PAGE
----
Here’s a long report about the pipeline project, from Derek Farr writing for the Sublette Examiner. From the article:
In a house editorial by the Denver Post, the newspaper concluded RWSP was “an innovative notion that might bring a cease-fire in our water wars.” In other words, under the RWSP Colorado’s east slope can develop west-slope water without rankling western water users. For Colorado, that’s due to some fortuitous geography.
The Green River starts deep in Wyoming’s Wind River Mountains before meandering 180 miles south and entering Utah at Flaming Gorge Reservoir. Below the Flaming Gorge dam, the river takes a left turn and loops through Colorado for 41 miles. Because the Green eventually flows into the Colorado River, the state of Colorado has a right to its water no matter how briefly the two coalesce. And because the Green’s sojourn into Colorado takes it through the remote regions of Browns Park and Dinosaur National Monument, few western Colorado water users are directly affected by a diversion. As western Colorado resistance has cooled, RWSP is garnering support in parts of eastern Wyoming. That’s because RWSP promises the City of Laramie 25,000 af of water. That’s not the state’s only internal division over the project. Gov. Freudenthal’s brother Steve Freudenthal, a Cheyenne lawyer, is helping develop the RWSP.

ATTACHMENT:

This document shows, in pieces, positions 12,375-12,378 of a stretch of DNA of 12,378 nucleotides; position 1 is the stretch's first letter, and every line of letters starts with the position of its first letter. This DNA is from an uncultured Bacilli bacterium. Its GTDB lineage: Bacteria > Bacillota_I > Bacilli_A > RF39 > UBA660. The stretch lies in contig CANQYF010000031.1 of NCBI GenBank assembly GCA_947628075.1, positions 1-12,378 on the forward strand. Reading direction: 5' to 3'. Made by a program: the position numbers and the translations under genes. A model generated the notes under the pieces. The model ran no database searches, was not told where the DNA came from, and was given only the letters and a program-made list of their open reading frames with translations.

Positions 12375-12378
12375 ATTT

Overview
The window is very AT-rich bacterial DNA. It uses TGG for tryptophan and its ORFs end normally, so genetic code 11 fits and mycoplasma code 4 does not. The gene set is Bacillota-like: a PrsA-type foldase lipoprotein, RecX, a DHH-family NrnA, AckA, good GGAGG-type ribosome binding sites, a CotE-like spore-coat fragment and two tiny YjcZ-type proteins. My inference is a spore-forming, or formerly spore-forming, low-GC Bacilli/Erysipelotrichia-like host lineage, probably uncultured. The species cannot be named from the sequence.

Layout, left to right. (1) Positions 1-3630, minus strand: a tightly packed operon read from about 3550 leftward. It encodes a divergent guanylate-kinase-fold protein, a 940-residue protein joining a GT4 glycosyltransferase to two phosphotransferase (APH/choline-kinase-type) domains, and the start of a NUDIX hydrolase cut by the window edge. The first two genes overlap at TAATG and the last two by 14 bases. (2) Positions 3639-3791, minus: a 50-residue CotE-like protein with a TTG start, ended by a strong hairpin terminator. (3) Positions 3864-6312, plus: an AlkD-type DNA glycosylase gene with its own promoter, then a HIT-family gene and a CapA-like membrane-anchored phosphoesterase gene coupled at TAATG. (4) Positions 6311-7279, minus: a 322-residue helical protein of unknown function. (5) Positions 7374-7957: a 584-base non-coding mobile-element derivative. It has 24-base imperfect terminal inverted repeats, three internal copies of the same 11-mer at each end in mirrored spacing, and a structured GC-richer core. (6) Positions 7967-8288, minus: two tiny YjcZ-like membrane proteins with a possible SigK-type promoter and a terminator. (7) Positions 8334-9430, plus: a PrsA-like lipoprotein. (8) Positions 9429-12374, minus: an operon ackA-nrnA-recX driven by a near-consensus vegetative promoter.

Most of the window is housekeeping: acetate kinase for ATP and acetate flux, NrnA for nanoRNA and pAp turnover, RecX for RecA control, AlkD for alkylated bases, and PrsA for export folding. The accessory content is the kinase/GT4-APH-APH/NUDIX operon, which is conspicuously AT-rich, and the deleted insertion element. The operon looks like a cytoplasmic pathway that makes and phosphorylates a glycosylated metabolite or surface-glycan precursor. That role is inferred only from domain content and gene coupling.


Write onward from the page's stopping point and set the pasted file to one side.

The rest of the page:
The prospect of being isolated between pro-RWSP Wyoming communities and impassive western Colorado water users has Sweetwater County Commissioner Paula Wonnacott concerned. She worries that the state’s voice will fracture over 25,000 af of water.
“They may see it as a boon for them,” she said. “But at the same time in southwest Wyoming were we have industry and create tax revenue for the state, we want to make sure that we have access to our water resources and we don’t want to do something to hinder those opportunities in the future.”
Accordingly, officials from Sweetwater County, Green River and Rock Springs are building a coalition against RWSP and opening dialog with the rest of the state. “I would really hate to not be able to engage the other elected groups in the eastern part of the state,” Wonnacott said. “We want to make sure we’re working with one voice.”